Enclave, n. – a part of a country entirely surrounded by foreign territory
‘By contrast with the beautiful and the picturesque, the sublime is associated with awe, danger and pain, with places where accidents happen, where things run beyond human control, where nature is untamable.’ – Land Matters, Landscape Photography, Culture and Identity, Liz Wells, 2011
The electrostatic whine of feedback reverberating around this darkened room accompanies the crimson shades of ‘Enclave’, the photographer Richard Mosse’s latest Congo Project.
Trapped in its own subterranean world – this overspill display forms part of the Deutsche Börse Photography Prize exhibition at the Photographers’ Gallery, and manifests itself as a stream of consciousness halfway between dream and reality.
In this disconnected space, the curatorial process can be taken as a fundamental element to the work itself. The lack of visible light paradoxically makes the viewer more aware of their own presence while negotiating the strange hypnotic properties of the images.
The inspired act of selecting (practically) obsolete military surveillance film, which renders vegetation in lurid red and magenta hues adds to the symbiotic relationship between content and context. Cast out from the pristine white walls of the gallery, these images are further removed from their documentary roots and engage more with the conceptual notions of representation – particularly with regard to our consumption of images of Africa as ‘other’ or ‘apart’ from western experience.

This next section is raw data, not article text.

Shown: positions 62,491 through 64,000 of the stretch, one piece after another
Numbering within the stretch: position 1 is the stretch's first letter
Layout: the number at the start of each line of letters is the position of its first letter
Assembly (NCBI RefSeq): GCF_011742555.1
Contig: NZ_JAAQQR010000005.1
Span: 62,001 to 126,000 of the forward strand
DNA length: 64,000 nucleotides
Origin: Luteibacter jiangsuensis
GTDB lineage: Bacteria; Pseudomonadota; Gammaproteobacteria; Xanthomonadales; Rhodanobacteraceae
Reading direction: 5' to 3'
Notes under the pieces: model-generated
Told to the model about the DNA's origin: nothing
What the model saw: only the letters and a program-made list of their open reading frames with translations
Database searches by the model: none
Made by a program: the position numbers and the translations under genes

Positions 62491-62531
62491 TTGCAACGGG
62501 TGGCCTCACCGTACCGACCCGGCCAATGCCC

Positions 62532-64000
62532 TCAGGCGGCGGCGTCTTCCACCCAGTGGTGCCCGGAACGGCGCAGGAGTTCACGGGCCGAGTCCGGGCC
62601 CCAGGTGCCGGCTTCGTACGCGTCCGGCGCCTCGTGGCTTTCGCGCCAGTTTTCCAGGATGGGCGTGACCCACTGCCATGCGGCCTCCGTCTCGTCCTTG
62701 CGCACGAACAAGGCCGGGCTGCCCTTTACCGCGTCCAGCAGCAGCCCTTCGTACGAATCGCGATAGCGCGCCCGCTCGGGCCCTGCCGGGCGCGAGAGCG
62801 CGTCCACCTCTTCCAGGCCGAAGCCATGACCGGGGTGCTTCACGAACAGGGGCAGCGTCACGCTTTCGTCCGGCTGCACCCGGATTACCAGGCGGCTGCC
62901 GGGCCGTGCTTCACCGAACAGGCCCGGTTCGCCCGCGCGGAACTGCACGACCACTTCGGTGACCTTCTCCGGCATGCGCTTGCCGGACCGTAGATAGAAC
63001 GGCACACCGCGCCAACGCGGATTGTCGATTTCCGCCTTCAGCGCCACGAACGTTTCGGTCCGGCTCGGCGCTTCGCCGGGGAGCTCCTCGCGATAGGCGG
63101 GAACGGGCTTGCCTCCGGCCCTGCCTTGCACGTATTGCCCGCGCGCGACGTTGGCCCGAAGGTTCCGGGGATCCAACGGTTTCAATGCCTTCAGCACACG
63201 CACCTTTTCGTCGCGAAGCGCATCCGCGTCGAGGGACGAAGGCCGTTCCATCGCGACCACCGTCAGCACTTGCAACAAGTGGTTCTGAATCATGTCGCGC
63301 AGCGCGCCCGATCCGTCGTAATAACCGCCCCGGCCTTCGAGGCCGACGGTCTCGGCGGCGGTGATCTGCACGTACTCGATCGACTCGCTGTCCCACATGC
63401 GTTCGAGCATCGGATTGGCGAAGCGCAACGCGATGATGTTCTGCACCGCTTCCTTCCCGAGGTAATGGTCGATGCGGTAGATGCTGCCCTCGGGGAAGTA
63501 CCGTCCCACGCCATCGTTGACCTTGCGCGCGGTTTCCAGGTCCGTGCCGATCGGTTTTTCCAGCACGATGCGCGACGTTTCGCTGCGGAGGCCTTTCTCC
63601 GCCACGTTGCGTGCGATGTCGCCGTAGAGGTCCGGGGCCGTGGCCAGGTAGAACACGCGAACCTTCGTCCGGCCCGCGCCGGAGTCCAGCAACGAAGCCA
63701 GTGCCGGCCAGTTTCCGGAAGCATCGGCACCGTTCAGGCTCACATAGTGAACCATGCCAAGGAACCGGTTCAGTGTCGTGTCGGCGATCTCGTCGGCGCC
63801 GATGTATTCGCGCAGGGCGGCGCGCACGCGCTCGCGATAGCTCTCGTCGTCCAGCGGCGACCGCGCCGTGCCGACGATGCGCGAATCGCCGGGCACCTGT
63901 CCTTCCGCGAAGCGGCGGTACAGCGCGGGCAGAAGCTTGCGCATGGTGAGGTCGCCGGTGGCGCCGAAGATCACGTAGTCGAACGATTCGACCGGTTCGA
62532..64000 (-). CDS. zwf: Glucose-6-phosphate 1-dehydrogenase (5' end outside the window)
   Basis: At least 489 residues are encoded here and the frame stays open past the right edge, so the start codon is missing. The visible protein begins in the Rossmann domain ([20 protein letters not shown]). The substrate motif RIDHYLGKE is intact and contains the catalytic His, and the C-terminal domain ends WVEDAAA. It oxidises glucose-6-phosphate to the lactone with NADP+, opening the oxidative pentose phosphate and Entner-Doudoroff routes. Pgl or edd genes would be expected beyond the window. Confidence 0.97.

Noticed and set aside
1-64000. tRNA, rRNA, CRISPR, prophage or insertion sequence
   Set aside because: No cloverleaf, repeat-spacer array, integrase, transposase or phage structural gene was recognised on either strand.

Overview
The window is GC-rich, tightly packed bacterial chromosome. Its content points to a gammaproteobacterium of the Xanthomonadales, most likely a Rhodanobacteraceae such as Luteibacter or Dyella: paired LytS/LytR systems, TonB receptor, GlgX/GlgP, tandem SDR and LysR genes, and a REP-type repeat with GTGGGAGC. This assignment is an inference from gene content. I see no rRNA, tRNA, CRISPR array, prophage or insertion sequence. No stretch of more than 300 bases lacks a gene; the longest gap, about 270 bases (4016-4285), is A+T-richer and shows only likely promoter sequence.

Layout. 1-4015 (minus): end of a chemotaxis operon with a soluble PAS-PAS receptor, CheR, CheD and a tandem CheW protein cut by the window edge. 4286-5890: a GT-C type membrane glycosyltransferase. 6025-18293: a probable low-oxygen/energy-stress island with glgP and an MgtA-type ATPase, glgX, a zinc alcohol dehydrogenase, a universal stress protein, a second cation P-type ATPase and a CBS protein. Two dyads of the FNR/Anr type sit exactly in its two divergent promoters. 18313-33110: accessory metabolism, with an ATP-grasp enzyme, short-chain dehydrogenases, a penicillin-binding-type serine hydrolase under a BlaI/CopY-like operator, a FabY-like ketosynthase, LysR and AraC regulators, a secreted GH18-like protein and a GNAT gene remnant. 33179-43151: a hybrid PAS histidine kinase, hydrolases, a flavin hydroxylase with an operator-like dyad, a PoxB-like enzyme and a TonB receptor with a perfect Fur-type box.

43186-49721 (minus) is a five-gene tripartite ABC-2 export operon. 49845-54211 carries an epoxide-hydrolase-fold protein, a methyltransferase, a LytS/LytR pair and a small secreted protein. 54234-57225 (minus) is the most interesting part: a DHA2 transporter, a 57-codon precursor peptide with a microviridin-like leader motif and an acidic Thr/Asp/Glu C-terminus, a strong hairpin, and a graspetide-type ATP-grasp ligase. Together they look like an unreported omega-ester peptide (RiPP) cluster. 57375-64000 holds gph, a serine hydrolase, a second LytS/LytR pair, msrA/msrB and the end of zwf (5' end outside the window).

Six bed-sheet sized transparent screens hang from the ceiling, adding to the immersive nature of the work. Onto these are projected infra-red moving images from the Congo, a place where the death toll – 5.4 million since 1998 – mirrors that of the holocaust. Much like the unfathomable extent of this tragedy, the project deals less with the specifics of the ongoing conflicts, and more with a dark psychological brew into which fact and fiction melt and dissolve.
Given this universal treatment, beauty and the sublime, albeit as something of a technical construct, are never far from the surface. A languid descent of a hillside down into a refugee camp is made cinematic with the expert use of a steady-cam, before laboring, somewhat uncomfortably, on a father holding a child in the belly of the camp. This methodology is the antithesis of the Photojournalist grabbing at action, and seems to have more in common with theatre or other performative fiction.
Mosse, filmmaker Trevor Tweeten and sound recordist Ben Frost, have chosen to view this troubled land through a prism in an attempt to extract some hidden truth from a story as impenetrable as the surrounding vegetation. By rendering the infra-red into the ocular range, they have managed to successfully re-frame the conflict and, in so doing, have turned technology used for warfare back in on itself to show its raw, hallucinogenic underbelly.
The exhibition continues until the 22nd June.